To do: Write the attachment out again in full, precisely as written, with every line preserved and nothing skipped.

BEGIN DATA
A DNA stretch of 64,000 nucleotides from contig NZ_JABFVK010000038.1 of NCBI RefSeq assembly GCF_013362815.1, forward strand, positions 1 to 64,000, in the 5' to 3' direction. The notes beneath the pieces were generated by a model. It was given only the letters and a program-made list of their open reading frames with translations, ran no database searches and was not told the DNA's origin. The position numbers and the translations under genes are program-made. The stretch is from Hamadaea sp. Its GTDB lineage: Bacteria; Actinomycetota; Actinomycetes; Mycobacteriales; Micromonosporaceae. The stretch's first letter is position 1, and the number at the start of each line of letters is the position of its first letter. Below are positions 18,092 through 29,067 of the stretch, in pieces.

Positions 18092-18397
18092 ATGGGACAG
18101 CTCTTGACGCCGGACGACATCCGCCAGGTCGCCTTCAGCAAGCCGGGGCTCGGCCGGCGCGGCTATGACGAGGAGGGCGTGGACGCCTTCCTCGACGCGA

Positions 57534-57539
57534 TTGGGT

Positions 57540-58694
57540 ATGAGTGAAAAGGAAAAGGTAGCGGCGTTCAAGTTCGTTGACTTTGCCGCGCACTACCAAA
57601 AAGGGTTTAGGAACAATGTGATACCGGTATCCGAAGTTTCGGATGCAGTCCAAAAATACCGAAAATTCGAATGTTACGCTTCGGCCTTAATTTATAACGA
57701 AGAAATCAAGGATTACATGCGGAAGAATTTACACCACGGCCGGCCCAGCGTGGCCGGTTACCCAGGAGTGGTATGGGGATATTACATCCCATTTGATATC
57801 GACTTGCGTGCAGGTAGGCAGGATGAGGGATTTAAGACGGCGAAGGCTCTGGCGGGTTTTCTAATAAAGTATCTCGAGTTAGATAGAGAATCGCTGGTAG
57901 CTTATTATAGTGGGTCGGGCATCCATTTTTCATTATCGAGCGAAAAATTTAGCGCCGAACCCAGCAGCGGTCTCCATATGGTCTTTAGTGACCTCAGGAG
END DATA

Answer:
A DNA stretch of 64,000 nucleotides from contig NZ_JABFVK010000038.1 of NCBI RefSeq assembly GCF_013362815.1, forward strand, positions 1 to 64,000, in the 5' to 3' direction. The notes beneath the pieces were generated by a model. It was given only the letters and a program-made list of their open reading frames with translations, ran no database searches and was not told the DNA's origin. The position numbers and the translations under genes are program-made. The stretch is from Hamadaea sp. Its GTDB lineage: Bacteria; Actinomycetota; Actinomycetes; Mycobacteriales; Micromonosporaceae. The stretch's first letter is position 1, and the number at the start of each line of letters is the position of its first letter. Below are positions 18,092 through 29,067 of the stretch, in pieces.

Positions 18092-18397
18092 ATGGGACAG
18101 CTCTTGACGCCGGACGACATCCGCCAGGTCGCCTTCAGCAAGCCGGGGCTCGGCCGGCGCGGCTATGACGAGGAGGGCGTGGACGCCTTCCTCGACGCGA

Positions 57534-57539
57534 TTGGGT

Positions 57540-58694
57540 ATGAGTGAAAAGGAAAAGGTAGCGGCGTTCAAGTTCGTTGACTTTGCCGCGCACTACCAAA
57601 AAGGGTTTAGGAACAATGTGATACCGGTATCCGAAGTTTCGGATGCAGTCCAAAAATACCGAAAATTCGAATGTTACGCTTCGGCCTTAATTTATAACGA
57701 AGAAATCAAGGATTACATGCGGAAGAATTTACACCACGGCCGGCCCAGCGTGGCCGGTTACCCAGGAGTGGTATGGGGATATTACATCCCATTTGATATC
57801 GACTTGCGTGCAGGTAGGCAGGATGAGGGATTTAAGACGGCGAAGGCTCTGGCGGGTTTTCTAATAAAGTATCTCGAGTTAGATAGAGAATCGCTGGTAG
57901 CTTATTATAGTGGGTCGGGCATCCATTTTTCATTATCGAGCGAAAAATTTAGCGCCGAACCCAGCAGCGGTCTCCATATGGTCTTTAGTGACCTCAGGAG